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Vietnam Visions

The Cemetery of Chua Village

Foreword Review

Review

The image of Vietnam is indelible in the American psyche, but it is a static specter synonymous with war. This compact and magical collection of ten short stories opens a new window on a modern Vietnam. In the mid-1980s, the country shifted towards a free-market economy, which affected the traditional structure of society and also gave artists greater freedom of expression. This book deals with this concept of change, both on the larger social scale and in the microcosm of the individual.

In The Real Estate of Chua Village, a proposed highway through the center of the town turns a sleepy community into a hive of land brokers. Old Man Hon, the votive goods maker, even concocts a plan to sell deeds to land in the afterlife, where, too, everything will become commercialized. He muses, The King of the Afterlife will turn his cauldron of boiling oil into a sauna business, and rent out hell itself as a source of combustible fuel.

Writers in Vietnam enjoy greaterbut still limitedcreative freedoms. In the Winter 2000 issue of [i]The Literary Review: An International Journal of Contemporary Writing[i], Linh Dinh, editor of [i]Night, Again: Contemporary Fiction from Vietnam[i], discusses how writers censor themselves: In this climate of intimidation, only certain realities are depicted. … A writer living in Vietnam knows by heart what is allowed, and often tailors his productions accordingly. Here, this author does not entirely shy away from controversial topics, but approaches them by sometimes employing a wonderfully subdued sense of magical realism. Her technique has a spare line verging on reportage. In the title story, ghosts in a graveyard hash out issues of social misrepresentation, hierarchy, and filial duty. In Achieving Flyhood, after the circus performer narrator is yet again denied a housing allotment in a completely corrupt system, he becomes a house fly, a tiny creature with presumably no shortage of housing. The transformation is presented as an unexpected, yet plausible, occurrence: A breeze whispered by me. I felt my wings, gauzy and glistening myriad colors, quiver gently. … What fun! The politics of the human world, however, follow him even into flydom and create an allegorical, if light-handed, forum for social criticism.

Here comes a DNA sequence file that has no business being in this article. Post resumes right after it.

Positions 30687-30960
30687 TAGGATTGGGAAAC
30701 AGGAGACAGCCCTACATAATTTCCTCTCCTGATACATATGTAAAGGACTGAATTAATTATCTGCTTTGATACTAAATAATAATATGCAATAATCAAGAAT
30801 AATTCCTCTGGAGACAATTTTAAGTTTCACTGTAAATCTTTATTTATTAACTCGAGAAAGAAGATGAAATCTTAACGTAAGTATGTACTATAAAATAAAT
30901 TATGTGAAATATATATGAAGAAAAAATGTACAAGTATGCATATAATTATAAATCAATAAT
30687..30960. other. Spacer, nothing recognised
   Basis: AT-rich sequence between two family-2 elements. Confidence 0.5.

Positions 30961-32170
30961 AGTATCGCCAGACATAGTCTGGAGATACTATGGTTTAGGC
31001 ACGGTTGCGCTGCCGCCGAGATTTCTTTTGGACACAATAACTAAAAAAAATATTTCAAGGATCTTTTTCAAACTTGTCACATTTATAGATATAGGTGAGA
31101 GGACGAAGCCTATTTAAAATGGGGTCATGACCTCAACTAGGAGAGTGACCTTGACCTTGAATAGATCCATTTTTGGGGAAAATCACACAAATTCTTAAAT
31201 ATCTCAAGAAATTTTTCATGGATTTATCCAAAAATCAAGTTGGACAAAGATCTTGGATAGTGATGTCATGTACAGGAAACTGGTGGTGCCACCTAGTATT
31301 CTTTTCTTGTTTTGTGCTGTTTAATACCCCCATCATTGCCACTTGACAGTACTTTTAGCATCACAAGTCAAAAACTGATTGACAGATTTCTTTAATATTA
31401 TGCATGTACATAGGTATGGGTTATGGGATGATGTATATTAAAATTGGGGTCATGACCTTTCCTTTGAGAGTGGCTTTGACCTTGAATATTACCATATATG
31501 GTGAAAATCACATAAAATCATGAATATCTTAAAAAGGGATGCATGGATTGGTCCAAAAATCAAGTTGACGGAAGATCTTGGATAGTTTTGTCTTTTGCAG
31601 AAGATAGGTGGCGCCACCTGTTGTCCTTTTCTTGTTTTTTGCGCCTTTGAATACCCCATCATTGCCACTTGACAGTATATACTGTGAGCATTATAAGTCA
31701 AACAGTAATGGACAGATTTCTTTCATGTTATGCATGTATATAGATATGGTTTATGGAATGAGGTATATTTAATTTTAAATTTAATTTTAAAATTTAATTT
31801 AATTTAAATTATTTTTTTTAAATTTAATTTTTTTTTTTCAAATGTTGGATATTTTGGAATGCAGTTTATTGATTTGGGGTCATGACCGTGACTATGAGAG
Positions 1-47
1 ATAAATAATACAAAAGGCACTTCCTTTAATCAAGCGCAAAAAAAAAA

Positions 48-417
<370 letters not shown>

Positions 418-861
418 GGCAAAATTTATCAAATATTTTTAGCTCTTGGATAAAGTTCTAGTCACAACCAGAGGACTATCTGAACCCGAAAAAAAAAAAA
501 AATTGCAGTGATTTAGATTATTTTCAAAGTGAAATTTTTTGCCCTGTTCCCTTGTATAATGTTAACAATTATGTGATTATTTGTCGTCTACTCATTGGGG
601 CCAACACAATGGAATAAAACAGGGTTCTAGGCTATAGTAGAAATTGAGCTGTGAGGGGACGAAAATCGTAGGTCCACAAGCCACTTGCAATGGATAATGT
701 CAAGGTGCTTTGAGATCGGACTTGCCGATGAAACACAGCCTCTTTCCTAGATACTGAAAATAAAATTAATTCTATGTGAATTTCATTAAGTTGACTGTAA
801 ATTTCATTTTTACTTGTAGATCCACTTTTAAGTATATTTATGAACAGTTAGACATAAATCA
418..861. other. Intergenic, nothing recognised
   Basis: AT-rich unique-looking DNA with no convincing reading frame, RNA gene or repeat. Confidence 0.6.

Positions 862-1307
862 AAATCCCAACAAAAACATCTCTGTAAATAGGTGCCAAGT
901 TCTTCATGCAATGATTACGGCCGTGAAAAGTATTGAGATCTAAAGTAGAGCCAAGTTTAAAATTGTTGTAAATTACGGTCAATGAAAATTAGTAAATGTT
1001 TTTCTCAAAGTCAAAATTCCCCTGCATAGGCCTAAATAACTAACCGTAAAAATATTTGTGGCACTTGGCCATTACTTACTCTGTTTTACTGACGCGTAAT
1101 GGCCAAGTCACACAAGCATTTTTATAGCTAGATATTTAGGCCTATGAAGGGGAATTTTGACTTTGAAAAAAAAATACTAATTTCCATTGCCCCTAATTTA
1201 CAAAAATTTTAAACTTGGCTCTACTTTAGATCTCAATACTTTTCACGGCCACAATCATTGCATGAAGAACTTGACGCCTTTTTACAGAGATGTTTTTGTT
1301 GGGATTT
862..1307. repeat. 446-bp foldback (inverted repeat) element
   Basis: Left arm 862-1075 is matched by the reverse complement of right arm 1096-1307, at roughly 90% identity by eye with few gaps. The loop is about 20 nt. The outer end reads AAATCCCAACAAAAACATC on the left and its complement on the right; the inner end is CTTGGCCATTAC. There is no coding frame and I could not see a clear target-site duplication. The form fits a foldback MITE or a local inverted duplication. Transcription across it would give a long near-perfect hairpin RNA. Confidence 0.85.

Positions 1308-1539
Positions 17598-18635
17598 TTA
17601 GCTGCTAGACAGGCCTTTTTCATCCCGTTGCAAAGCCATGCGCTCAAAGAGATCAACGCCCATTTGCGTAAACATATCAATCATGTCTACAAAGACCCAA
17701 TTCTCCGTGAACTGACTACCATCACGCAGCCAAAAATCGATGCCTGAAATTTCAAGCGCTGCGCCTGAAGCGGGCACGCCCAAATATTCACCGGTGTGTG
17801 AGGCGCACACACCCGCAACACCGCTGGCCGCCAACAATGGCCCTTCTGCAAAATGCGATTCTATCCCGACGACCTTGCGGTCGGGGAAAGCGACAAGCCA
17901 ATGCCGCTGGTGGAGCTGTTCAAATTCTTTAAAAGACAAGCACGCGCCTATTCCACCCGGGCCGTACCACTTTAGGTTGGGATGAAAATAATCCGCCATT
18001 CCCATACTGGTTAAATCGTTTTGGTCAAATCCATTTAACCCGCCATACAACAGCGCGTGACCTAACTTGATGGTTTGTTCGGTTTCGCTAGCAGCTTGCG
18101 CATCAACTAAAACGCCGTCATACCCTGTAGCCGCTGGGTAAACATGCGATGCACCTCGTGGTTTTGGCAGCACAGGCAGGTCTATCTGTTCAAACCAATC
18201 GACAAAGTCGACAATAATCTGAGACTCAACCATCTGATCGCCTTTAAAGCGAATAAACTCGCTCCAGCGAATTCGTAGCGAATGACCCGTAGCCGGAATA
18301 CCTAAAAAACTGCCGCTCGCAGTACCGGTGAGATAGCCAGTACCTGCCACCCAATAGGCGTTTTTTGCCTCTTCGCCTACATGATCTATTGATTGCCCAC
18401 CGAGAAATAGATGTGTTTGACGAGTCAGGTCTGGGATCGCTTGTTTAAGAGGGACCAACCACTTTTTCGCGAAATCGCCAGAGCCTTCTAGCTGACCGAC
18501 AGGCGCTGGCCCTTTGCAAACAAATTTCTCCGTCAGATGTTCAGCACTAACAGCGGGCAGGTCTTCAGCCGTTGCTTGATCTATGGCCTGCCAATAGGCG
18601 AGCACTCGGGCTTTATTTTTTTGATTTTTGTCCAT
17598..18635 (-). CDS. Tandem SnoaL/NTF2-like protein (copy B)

Beyond the intimate and perceptive portraits of everything from the moment a woman comes into her own in The Wooden Cottage to the beautifully moving story of a mans undying love and loyalty in Guots Love, what is most striking about Doan Les work is her narrative voice. It is clear and immediate, almost familiar. The introductions are consistently arresting, such as Whether one happens to be alive or dead, it is a very good thing to find oneself surrounded by kindly neighbors, and Even as great a personage as Franz Kafka dared only to metamorphose into a cockroach. Sometimes the conclusions take strange hairpin turns, which might be more an issue of cultural dissonance in the reader than a weakness in the writer.

Doan Le was first a film actor in the Socialist Republic of Vietnam, and later became a scriptwriter and director of the Vietnam Agency of Feature Films. In addition to being a poet and author of several novels and story collections, including [i]The Tutelary God of Loto Village[i], she is a painter. [i]The Cemetery of Chua Village[i], the bulk of which was first published in Vietnam in 1999, is the seventh selection in the publishers [i]Voices from Vietnam [i]series. Rosemary Nguyen, a translator and interpreter for twelve years, is the chief translator of this edition. Auxiliary translators were Duong Tuong, who has translated more than fifty books into Vietnamese, and Wayne Miller, editor of the series.

Translation, at its best, is an inspired approximation, and this trio of translators has obviously strived to create a cohesive and neutral American voice for Doan Le. The only real blemish on their effort is in the voice contrived for old Guot in Guots Love. Aiming for colloquialism, he is made to speak in a southern-American accent. Take for example this line: Lookit the little girl. Spittin image of little Man, aint she? It is only because the rest of the translation is smooth and none of the other rural characters adopt this tone that it is grating. As a whole, this is a complex and enjoyable collection, a pleasure in itself and clearly an important contribution to modern Vietnamese literature. (March)

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